• Sarita Walker

African Echoes: New Storytelling App Created by the Bill Gates of Ghana

Herman Kojo Chinery-Hesse is a Ghanaian technology entrepreneur who believes that information technology has the power to transform Africa on a social, political, and economic scale. Launching this March, Chinery-Hesse is bringing old mythological and ancient African folktales to audio with a new audiobook app called African Echoes.

African Echoes features up to 50 original and unpublished African works that have been translated into multiple African languages, including Yoruba, Amharic and Swahili. African storytellers from across the continent will be able to pitch their stories to African Echoes by sending voice notes in their native language. These pitches will be evaluated by Chinery-Hesse's creative team before being recorded in their studio.


Chinery-Hesse isn't new to technology, in fact he is the founder of SOFTtribe, the oldest and foremost software company in Ghana. SOFTtribe provides management systems to over 250 companies, including Guinness, Unilever, Ford Foundation, and Nestle. In 2005, the company won the Millennium Excellence Award for IT. Hesse also made the list of 15 Black STEM Innovators.

Chinery-Hesse was born in Ireland, studied in America, and worked in England. He came to America in 1990 with only a computer which he used to write programs that he would sell. When he was ready to start his software company, he knew that Africa was the place that he would do it. He believed that if he started his company in America, he wouldn't get the same opportunities that he would in Ghana.

“It would be an uphill battle, whereas in Ghana the sky was the limit. Also, I'm African: we need development here and it's Africans who are going to develop Africa."- Hesse

The only problem Chinery-Hesse said the technology industry runs into in Africa is that it is hard to reach African residents in rural areas. Internet access and mobile data is limited. According to International Telecommunication Union estimates, in 2019 only 28% of Africans used the internet. Although landlines and PCs remain scarce in Africa, almost everyone has a cell phone. This is what led Hesse to come up with the idea of African Echoes and how to make it accessible to everyone.

"I think that there is so much opportunity in Africa, there is so much underdevelopment, there is so much that hasn't been done, that it's not rocket science. If you have the discipline, take the dive," Mr. Chinery-Hesse tells other people considering becoming entrepreneurs.


African Echoes is now ready to download. So far it is has a 3 out of 5 star rating due to reviewers stating that they would prefer a pause button in the middle of stories so they can go back and listen to it. Well, the developers are open to making African Echoes as user friendly as possible and take all suggestions seriously. The app is only available on Android, and each story cost $1 to download.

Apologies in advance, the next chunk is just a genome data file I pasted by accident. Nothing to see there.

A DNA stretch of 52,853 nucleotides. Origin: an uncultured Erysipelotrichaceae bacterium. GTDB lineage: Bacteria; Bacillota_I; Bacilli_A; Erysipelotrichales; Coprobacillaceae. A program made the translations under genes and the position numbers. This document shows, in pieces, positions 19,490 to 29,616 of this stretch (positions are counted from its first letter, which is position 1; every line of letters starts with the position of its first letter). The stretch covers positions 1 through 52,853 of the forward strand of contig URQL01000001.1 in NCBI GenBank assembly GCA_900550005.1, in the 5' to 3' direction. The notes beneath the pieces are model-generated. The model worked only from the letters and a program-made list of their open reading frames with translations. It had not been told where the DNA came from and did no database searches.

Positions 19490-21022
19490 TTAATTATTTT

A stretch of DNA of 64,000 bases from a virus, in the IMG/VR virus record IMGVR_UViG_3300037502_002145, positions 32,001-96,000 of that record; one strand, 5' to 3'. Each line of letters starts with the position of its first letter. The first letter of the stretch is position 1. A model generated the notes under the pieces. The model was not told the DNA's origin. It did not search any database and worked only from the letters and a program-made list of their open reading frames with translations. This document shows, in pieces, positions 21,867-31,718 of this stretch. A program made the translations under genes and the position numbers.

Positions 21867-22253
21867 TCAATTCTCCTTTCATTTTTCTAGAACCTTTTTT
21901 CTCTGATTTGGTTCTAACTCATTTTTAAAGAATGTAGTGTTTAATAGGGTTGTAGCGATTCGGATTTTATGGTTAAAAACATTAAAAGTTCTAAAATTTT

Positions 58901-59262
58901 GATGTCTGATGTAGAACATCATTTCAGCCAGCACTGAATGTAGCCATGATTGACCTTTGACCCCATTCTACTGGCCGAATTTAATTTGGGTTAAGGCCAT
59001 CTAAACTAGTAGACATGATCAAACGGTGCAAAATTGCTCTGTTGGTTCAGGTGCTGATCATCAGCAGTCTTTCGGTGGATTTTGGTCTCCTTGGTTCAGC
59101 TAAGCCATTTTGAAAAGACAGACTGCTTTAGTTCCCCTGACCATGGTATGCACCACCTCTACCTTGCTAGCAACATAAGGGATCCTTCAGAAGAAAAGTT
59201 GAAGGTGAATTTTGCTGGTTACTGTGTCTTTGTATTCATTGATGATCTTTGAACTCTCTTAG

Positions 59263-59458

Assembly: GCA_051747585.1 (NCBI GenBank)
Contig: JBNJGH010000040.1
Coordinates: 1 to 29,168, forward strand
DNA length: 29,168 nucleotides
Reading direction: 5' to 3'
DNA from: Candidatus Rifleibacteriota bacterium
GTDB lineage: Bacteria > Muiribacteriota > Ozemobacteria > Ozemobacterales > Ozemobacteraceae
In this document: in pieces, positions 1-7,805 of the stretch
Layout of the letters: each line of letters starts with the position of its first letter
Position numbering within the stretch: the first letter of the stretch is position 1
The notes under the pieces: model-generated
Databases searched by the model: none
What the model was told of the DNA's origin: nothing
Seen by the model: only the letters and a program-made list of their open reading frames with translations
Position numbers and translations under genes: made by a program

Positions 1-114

African Echoes currently runs out of Chinery-Hesse's home in Freetown, Sierra Leone, stocked with recording equipment that is used to record up to five stories a week. It is funded by SOFTtribe spending under $100,000 to launch. Chinery-Hesse says that he purposefully avoided fundraising to ensure the company remained entirely African-owned.

Frank-Karefa Smart is one of the unpublished authors on the app, telling his story of life working in New York during the time of the Civil Rights Movement and across West Africa during the diamond trade. Chinery-Hesse hopes that stories like these will connect the continent in a broader way.

"The stories we are going to produce are coming from all of Africa. It's not city to city. It's mobile phone to mobile, so village to village. The whole world gets to watch and hear African stories from Africans across the continent," he says.

Chinery-Hesse prefers to keep Africa African in all aspects including; technology, history, science. He wants Africans to be less concerned about what other countries think of Africa, saying the perception of Africa is wrong.

"Some populations are misinformed; at this stage it's their loss rather than ours. We need to be concerned about it as Africans less and less."

"No matter how much money comes to us from outside aid and so on, our real investments are coming from within Africa, Brazil, China, India. They don't think there's anything wrong with Africa."

“We would like a situation where non-Africans can listen to African stories told by Africans, in an African way," he adds.



Los Angeles, CA.



Lagos, Nigeria 

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